Two things strike me as I scan through our list this year. This first is that many of the highest-ranking covers are tributes to recently-deceased icons. No surprise there, I suppose. But none actually pay tribute to artists that died in 2018. They honor those we’ve been honoring for two or three years now – your Pettys, your Princes, your Bowies. Hundreds of covers of each of these legends appeared in the first days after their deaths, but many of the best posthumous covers took longer to emerge.

Good covers take time. That principle – the cover-song equivalent of the slow food movement, perhaps – holds true throughout the list. Sure, a few here appear to have arisen from sudden moments of brilliance, flash-arranged for some concert or radio promo session. But many more reveal months or even years of painstaking work to nail every element. Making someone else’s song one’s own isn’t easy. These 50 covers took the time to get it right.

– Ray Padgett, Editor-in-Chief

Start the countdown on the next page…

NEXT PAGE →

Oct 232018
 
Dwight Yoakam

You would think Dwight Yoakam is as country as they come – he scored his first number-one single off an album called Buenas Noches from a Lonely Room. And when expressing excitement over his recent bluegrass album, he says (and sounds right saying), “Wee doggies!” How country is Dwight Yoakam? When he came caroling on Nashville’s doorstep in the late 1970s, Nashville basically pretended it wasn’t home. The genre was leaning more and more in the direction of pop-country, and here was someone who sounded like Merle Haggard. And Buck Owens (with whom Yoakam would collaborate). And Johnny Cash (who would call Yoakam his “favorite male artist”).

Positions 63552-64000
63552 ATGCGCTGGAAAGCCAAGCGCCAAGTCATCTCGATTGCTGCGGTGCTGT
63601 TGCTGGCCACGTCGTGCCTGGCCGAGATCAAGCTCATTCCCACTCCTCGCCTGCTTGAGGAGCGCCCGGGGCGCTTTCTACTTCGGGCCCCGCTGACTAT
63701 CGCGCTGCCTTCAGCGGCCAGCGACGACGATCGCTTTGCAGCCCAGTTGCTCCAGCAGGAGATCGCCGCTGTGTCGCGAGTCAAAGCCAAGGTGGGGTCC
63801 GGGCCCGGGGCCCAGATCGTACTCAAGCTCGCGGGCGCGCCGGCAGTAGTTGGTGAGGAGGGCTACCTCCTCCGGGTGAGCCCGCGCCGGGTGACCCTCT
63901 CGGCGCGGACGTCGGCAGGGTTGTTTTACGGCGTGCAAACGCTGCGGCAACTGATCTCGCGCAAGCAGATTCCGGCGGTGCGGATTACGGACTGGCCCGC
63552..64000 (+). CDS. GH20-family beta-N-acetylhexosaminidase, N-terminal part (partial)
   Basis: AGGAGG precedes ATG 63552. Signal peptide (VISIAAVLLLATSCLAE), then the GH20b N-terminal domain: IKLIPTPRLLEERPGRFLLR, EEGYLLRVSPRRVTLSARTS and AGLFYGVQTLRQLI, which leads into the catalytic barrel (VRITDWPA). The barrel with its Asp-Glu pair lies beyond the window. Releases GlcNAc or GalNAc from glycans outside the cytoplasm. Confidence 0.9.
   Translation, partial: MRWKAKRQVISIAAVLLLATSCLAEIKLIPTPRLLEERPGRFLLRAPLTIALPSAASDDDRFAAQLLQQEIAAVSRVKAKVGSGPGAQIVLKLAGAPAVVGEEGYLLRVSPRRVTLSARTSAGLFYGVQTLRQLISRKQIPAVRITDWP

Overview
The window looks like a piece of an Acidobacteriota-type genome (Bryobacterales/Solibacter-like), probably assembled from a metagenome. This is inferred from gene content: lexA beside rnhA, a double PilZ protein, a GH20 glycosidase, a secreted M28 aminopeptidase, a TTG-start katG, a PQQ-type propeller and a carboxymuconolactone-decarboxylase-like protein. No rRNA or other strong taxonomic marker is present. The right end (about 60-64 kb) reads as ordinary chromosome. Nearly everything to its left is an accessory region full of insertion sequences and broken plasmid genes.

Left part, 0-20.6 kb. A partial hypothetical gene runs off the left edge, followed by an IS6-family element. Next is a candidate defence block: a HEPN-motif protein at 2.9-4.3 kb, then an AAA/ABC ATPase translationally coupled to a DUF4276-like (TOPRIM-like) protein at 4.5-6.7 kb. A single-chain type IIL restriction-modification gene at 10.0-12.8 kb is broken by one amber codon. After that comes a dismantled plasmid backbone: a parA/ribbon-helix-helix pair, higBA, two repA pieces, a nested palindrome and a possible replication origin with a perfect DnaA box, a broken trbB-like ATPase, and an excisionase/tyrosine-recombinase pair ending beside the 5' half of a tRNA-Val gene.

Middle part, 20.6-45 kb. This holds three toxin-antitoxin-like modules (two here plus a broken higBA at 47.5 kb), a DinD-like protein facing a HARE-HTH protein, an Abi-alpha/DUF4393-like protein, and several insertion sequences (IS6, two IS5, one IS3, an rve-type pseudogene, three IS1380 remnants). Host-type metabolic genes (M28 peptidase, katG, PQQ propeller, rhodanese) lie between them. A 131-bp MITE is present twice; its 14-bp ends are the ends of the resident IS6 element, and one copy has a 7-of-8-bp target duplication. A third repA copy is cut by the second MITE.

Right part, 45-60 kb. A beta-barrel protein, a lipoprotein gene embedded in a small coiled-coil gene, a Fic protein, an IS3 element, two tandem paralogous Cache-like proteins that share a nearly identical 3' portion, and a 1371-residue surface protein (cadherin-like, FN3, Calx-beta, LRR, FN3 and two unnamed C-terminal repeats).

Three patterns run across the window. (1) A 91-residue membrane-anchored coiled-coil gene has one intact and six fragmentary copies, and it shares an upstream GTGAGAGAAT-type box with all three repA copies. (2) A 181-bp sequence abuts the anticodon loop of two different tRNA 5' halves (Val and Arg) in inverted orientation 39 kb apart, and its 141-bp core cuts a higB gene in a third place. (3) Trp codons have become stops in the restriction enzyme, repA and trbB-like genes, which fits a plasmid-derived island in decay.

Still, there’s a reason Time once referred to Dwight Yoakam as a renaissance man. While his guitar arrangements and twang are country the core, the man himself represents a bounty of styles. After all, he didn’t give up when Nashville wasn’t receptive; he headed to LA. There, he played hillbilly music in punk and rock clubs – attracting, in part, a demographic of fans affectionately known as cowpunks – and it’s clear some osmosis of the scene took place.

The counterintuitive influence runs both ways. Just as punk and rock color his song selection, presentation, and interests (asked what he was listening to in a 2005 interview, he answered Green Day and Jack White), his rustic sound speaks to those far outside genre bounds. The compliments accompanying his music videos encompass dyed-in-the-wool Hank Williams fans and metalheads alike. This stylistic versatility of his coupled with a loyalty to roots helps explain the success he’s experienced in covering songs that, well, you’re not supposed to cover.
Continue reading »